The iMac G3/500 DV Special Edition (Summer 2000) featured a 500 MHz PowerPC 750 (G3) processor, 128 MB of RAM, a 30.0 GB Ultra ATA hard drive, a slot loading 4X DVD-ROM drive, a Harmon-Kardon designed sound system, and two FireWire 400 ports. The screen was a 15-inch CRT display.
The iMac G3/500 DV Special Edition (Summer 2000) is similar to the iMac G3/450 DV+ (Summer 2000) released at the same time, but was offered in graphite and snow rather than indigo, ruby, and sage. It was referred to as a “Special Edition” model because it had a faster processor, twice the RAM, and a larger hard drive (30.0 GB instead of 20.0 GB).
This iMac model also replaced the Apple USB Keyboard and round Apple USB Mouse with the Apple Pro Keyboard and Mouse.
The iMac G3/333 featured a 333 MHz PowerPC 750 (G3) processor, 32 MB of RAM, and a 6.0 GB EIDE hard drive. The screen was a 15-inch CRT display.
This iMac was offered in five different colors: lime (lime green), strawberry (pinkish-red), blueberry (bright blue), grape (purple), and tangerine (orange-yellow). The previous version of this iMac was offered in the exact same colors.
Apart from the faster 333 MHz processor, this iMac was identical to the iMac G3/266 before it.
The iMac G3/266 featured a 266 MHz PowerPC 750 (G3) processor, 32 MB of RAM, and a 6.0 GB EIDE hard drive. Its screen was a 15-inch CRT display.
This iMac was offered in five different colors: lime (lime green), strawberry (pinkish-red), blueberry (bright blue), grape (purple), and tangerine (orange-yellow). Previously, the iMac was available only in Bondi blue (blue green).
This iMac is grape.
The iMac G3/266 models had similar specifications to the Revision B iMac line before, but shipped with a larger 6.0 GB hard drive and lacked the “Mezzanine” internal expansion slot and IrDA.
The iMac G3/600 (Summer 2001) featured a 600 MHz PowerPC 750cx (G3) processor, 256 MB of RAM, a 40.0 GB Ultra ATA hard drive, a slot loading 8X/4X/24X CD-RW drive, a Harmon-Kardon designed sound system, and two FireWire 400 ports. This model was available in graphite or snow. Its screen was a 15-inch CRT display.
This iMac model represented a major default operating system switch for Apple. As of January 7, 2002, this iMac shipped with MacOS X 10.2 as the default operating system along with MacOS 9 pre-installed.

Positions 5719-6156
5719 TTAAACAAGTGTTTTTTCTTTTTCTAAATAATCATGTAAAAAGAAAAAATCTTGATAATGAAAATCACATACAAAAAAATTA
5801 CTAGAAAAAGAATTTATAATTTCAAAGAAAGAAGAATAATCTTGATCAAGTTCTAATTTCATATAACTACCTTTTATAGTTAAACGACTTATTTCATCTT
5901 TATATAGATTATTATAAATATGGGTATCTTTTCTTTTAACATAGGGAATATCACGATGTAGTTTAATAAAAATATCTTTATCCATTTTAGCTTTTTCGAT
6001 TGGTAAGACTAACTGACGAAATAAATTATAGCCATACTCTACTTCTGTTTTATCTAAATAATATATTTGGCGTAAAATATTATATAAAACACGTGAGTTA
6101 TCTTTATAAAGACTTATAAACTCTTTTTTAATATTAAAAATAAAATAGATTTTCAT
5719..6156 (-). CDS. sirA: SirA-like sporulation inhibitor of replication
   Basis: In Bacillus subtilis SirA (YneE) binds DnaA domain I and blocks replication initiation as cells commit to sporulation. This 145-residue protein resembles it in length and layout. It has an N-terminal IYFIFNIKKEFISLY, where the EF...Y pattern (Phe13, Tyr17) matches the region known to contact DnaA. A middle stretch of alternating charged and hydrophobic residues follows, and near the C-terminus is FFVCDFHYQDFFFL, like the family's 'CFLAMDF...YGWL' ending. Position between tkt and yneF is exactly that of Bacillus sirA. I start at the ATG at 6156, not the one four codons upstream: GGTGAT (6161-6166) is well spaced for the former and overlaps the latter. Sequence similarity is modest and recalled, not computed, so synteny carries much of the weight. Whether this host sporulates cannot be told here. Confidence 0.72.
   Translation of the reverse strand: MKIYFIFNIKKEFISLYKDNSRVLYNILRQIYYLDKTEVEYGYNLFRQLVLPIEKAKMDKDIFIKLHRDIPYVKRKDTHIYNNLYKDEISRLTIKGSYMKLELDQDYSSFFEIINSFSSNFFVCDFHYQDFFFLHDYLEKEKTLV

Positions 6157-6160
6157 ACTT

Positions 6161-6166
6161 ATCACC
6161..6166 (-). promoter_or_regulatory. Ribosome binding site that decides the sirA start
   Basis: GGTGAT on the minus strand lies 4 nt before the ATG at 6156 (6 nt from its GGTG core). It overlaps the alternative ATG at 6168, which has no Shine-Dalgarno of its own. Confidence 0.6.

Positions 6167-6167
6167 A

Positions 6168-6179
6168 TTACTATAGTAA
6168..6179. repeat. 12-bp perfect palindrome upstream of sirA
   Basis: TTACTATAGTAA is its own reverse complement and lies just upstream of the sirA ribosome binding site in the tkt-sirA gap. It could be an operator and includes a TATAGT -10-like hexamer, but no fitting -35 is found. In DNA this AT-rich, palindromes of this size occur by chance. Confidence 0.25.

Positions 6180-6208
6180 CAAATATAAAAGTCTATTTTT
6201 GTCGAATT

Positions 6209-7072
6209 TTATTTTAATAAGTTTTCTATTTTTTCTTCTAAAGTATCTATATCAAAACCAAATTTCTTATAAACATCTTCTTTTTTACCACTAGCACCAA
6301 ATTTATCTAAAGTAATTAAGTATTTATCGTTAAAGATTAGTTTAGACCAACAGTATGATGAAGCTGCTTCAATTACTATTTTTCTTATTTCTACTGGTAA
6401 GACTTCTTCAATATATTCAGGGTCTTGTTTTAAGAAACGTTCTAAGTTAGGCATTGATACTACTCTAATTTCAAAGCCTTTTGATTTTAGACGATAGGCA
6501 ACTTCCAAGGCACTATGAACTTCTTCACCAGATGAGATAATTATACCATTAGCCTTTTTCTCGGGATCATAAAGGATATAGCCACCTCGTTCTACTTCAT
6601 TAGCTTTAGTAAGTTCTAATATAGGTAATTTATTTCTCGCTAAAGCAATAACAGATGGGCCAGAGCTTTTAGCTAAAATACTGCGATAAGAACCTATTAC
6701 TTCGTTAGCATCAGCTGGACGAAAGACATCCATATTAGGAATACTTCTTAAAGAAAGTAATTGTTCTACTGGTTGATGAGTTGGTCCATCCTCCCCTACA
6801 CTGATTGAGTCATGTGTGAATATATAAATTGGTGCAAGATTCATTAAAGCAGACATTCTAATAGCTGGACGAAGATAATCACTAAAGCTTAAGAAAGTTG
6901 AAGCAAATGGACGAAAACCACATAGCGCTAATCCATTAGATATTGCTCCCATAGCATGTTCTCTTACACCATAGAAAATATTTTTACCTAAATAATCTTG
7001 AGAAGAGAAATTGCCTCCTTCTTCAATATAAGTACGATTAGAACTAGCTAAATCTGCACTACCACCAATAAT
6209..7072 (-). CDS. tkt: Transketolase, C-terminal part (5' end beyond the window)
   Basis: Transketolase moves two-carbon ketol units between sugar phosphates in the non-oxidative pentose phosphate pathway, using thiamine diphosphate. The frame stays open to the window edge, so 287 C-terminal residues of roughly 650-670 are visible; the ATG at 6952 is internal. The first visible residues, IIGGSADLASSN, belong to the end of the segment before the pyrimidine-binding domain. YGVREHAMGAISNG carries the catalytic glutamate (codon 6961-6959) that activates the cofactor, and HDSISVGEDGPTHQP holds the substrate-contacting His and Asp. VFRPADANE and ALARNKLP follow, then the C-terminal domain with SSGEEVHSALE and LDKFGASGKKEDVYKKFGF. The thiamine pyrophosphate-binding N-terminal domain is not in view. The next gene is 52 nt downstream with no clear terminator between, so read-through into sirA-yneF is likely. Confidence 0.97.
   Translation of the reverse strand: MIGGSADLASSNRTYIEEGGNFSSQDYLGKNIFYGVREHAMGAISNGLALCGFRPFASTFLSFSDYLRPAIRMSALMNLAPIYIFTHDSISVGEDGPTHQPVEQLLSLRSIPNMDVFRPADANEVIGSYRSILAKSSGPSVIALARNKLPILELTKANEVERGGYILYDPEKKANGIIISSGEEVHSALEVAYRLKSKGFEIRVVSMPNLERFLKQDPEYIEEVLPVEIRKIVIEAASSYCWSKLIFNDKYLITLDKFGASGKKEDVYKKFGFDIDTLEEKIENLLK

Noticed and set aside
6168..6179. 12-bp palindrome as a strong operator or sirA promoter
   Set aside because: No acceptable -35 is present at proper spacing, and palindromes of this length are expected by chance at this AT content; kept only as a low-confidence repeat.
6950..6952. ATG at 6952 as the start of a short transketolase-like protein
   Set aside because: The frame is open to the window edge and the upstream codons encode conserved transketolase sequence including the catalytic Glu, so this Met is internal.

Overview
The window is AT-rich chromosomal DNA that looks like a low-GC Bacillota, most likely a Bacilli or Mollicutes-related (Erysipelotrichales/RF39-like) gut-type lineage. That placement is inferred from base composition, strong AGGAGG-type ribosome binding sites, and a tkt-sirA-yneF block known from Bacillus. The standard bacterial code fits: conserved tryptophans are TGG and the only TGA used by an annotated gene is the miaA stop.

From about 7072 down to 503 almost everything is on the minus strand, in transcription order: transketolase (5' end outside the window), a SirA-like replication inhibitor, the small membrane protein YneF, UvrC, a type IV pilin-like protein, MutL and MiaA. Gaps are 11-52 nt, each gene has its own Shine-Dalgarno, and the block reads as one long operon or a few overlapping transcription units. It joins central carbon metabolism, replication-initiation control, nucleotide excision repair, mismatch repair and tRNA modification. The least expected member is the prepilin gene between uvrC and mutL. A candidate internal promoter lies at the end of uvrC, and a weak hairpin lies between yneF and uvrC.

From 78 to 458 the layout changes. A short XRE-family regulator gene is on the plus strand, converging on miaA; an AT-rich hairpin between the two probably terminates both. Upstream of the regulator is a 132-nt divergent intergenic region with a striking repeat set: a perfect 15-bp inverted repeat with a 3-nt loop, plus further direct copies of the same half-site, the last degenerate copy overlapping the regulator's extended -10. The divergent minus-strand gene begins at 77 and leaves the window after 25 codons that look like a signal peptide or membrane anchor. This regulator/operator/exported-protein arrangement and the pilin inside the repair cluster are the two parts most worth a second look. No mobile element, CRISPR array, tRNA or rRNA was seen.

The color of this iMac is “snow.” At the time, other iMac colors were transparent, but Apple’s version of “snow” is opaque white.
The iMac G3/350 (Summer 2000, indigo) featured a 350 MHz PowerPC 750 (G3) processor, 64 MB of RAM, a 7.0 GB Ultra ATA hard drive, a slot loading 24X CD-ROM drive, and a Harmon-Kardon designed sound system. The all-in-one case design was transparent indigo blue with a 15-inch CRT display.
This model does not support FireWire (400) or AirPort (802.11b), even though its predecessor added support for both technologies. However, this model included a slightly larger hard drive (7.0 GB compared to 6.0 GB), a slightly better video processor, and replaced the Apple USB Keyboard and round Apple USB Mouse with the Apple Pro Keyboard and Mouse. This model sold for $200 less than the previous model at $799.
Due to the price drop, this model was purchased for many schools to update the computer labs common at the time. In my Technology Director position at the time, we upgraded at least three computer labs from tray-loading iMac to slot-loading iMac computers due to the price drop.
After the original iMac which was available only in “Bondi” blue, a second and third generation of CRT iMac using the same basic design became available in five colors. While the original Bondi blue Mac was a greenish blue and named after a popular Australian surfing beach, the second and third generation were named for fruit colors: lime, strawberry, blueberry, grape, and tangerine. Although the colors were named for fruits, the shades were arguably unfruitlike. Like the original iMac, the case was translucent, rather than completely transparent.
This blueberry iMac example is a G3/333MHz model very similar to the 266 MHz “Revision B” iMac that preceded it in the same year (1999). This iMac G3/333 had a larger hard drive and lacked the “Mezzanine” port.
Also note that this iteration of iMac included a matching Apple USB Keyboard (M2452) and Apple USB Mouse (M4848). The mouse was often criticized for its circular, “hockey puck” shape with critics claiming it was difficult to locate the top button since the shape was a circle. In this revision, Apple added a dimple to the top of the mouse to help address this issue.